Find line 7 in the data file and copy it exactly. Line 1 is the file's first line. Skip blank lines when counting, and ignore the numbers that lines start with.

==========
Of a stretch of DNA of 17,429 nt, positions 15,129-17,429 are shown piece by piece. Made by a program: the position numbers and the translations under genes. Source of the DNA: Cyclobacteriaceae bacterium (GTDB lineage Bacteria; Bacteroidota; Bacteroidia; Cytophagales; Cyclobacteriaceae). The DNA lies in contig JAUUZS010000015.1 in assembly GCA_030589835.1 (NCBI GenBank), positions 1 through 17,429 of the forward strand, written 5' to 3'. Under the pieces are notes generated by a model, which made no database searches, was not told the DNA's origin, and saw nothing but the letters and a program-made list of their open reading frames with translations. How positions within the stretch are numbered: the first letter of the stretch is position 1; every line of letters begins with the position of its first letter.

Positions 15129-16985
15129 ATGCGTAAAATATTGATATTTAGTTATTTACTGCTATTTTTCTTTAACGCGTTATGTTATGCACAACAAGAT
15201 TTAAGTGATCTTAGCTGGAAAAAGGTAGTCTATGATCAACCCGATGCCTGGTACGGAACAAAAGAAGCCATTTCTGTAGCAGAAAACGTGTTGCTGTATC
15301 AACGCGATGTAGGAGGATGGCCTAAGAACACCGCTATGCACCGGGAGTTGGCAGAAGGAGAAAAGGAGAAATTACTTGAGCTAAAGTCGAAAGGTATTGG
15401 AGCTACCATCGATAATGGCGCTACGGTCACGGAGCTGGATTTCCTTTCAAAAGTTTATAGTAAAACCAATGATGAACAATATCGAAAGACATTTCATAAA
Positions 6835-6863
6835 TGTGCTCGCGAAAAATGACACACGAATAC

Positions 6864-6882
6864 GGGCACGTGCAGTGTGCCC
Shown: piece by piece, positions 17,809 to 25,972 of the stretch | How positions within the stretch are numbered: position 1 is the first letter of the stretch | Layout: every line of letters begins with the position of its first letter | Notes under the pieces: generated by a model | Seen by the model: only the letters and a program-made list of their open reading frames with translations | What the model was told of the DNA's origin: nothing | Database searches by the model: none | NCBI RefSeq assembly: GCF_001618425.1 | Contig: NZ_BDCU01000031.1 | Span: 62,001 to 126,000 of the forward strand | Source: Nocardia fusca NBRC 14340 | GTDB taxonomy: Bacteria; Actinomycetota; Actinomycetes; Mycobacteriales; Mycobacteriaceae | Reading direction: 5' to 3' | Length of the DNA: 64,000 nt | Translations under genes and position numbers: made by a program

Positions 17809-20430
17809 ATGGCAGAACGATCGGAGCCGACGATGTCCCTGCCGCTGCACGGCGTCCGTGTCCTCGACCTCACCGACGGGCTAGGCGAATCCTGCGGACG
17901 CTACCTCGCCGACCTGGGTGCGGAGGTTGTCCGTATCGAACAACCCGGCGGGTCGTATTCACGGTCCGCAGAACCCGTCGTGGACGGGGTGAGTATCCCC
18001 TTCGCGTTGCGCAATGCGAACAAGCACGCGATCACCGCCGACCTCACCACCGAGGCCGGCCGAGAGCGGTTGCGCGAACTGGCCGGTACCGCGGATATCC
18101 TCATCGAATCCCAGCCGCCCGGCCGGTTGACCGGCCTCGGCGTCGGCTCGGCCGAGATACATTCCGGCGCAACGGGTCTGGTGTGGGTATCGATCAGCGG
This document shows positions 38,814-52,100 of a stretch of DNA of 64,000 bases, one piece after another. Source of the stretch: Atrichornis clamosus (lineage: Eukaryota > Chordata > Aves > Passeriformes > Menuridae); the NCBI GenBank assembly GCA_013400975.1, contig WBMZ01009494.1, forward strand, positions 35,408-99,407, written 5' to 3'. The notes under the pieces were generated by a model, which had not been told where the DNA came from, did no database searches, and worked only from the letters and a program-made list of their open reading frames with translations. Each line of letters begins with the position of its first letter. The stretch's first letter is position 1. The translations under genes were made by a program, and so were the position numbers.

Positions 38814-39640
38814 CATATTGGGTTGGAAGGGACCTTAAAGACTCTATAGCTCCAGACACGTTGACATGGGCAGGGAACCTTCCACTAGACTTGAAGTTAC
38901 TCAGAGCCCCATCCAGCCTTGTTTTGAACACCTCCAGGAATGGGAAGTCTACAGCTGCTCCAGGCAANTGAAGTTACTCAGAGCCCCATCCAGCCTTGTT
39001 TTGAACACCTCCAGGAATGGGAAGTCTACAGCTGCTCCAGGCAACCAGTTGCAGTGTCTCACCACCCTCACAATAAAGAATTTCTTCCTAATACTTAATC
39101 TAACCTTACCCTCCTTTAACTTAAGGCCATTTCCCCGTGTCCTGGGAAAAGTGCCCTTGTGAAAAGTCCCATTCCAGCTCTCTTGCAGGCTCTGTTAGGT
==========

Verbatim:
Positions 6835-6863